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On the Muslim Brotherhood

The New York Times posted this article about the Muslim Brotherhood.  It focuses on describing the group itself, rather than providing details of their current role in the protests.  Here are some excerpts:

Its size and diversity, and the legal ban that has kept it from genuine political power in Egypt for decades, make it hard to characterize simply. As the Roman Catholic Church includes both those who practice leftist liberation theology and conservative anti-abortion advocates, so the Brotherhood includes both practical reformers and firebrand ideologues.

“The Brotherhood hates Al Qaeda, and Al Qaeda hates the Brotherhood,” said Shadi Hamid, director of research at the Brookings Doha Center in Qatar. “So if we’re talking about counterterrorism, engaging with the Brotherhood will advance our interests in the region.”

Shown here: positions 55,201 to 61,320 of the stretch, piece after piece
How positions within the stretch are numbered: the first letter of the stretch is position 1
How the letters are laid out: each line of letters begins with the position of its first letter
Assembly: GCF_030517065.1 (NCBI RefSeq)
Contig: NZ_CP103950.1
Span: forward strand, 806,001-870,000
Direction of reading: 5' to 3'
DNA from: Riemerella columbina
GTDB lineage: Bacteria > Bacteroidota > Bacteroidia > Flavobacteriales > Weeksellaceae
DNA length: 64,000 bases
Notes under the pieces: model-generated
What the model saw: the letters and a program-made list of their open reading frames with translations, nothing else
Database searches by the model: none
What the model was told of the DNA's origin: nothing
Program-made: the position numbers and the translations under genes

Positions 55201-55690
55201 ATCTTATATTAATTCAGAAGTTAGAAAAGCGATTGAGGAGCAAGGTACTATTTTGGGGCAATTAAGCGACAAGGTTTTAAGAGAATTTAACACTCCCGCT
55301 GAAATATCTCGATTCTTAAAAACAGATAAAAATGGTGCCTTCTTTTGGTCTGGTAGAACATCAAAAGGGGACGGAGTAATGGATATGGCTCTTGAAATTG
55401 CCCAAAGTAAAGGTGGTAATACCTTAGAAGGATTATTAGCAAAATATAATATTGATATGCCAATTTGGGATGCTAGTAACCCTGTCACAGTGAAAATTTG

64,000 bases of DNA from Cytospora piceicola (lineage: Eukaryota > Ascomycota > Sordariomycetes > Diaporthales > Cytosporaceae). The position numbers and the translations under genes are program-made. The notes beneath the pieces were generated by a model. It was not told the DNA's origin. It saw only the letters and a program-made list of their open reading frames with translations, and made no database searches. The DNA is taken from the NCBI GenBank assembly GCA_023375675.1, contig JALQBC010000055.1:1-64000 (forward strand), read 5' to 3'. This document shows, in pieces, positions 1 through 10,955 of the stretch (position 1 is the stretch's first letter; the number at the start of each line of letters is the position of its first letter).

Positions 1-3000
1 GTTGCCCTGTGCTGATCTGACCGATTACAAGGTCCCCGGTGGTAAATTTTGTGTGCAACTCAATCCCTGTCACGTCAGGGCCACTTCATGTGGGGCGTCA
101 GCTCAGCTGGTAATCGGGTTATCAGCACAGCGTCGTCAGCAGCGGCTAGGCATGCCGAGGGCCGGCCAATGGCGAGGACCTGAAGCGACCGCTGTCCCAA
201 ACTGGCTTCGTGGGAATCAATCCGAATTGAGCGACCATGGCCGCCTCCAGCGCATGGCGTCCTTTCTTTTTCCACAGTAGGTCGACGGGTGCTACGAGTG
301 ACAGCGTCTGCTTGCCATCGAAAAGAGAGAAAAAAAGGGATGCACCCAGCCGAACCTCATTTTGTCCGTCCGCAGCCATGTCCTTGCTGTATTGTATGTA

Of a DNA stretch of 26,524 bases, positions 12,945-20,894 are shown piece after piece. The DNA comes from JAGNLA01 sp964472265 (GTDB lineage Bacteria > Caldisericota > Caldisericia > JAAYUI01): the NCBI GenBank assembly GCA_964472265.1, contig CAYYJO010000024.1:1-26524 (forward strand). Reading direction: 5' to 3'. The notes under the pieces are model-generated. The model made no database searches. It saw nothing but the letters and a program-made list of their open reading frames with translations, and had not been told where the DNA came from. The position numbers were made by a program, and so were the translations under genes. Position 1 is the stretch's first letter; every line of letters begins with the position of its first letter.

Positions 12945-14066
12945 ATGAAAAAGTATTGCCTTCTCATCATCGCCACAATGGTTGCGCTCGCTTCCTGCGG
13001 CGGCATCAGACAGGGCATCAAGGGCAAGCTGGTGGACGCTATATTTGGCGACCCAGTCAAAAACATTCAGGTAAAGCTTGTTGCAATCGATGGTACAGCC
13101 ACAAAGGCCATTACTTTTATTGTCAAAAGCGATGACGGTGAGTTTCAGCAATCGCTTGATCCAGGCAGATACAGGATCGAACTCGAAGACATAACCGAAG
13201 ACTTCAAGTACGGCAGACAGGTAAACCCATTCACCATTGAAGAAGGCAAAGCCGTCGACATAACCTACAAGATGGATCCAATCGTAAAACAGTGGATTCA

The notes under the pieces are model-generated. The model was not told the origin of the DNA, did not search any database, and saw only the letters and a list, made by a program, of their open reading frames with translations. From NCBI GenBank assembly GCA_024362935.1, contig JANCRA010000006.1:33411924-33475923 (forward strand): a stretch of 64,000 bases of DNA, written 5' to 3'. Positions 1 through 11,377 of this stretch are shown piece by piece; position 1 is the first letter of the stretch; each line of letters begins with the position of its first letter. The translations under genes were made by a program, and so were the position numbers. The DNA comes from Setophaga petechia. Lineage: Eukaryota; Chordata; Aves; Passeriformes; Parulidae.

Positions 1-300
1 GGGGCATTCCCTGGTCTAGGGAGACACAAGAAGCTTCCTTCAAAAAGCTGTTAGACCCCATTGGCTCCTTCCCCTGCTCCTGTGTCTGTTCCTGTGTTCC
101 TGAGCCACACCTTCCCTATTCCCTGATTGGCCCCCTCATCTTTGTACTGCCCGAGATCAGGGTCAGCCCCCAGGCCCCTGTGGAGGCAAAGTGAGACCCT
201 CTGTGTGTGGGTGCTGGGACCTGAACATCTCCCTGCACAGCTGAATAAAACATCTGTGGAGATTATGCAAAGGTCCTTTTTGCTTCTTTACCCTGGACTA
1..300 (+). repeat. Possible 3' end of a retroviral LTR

Mr. Hamid said the Muslim Brotherhood’s deep hostility to Israel — which reflects majority public opinion in Egypt — would pose difficulties for American policy. Its conservative views on the rights of women and intolerance of religious minorities are offensive by Western standards. But he said that the group was far from monolithic and that it was divided between those who would never accept Israel’s right to exist and those who accepted a two-state solution in which Israel and Palestine exist side by side.

Asked about the Muslim Brotherhood,Robert Gibbs, the White House spokesman, said Monday that the United States would work with any group that showed “adherence to the law, adherence to nonviolence, and a willingness to be part of a democratic process, but not use that democratic process to simply instill yourself into power.” Some experts on the Brotherhood say the group has met the requirements of nonviolence and participation in elections in Egypt for decades.

 

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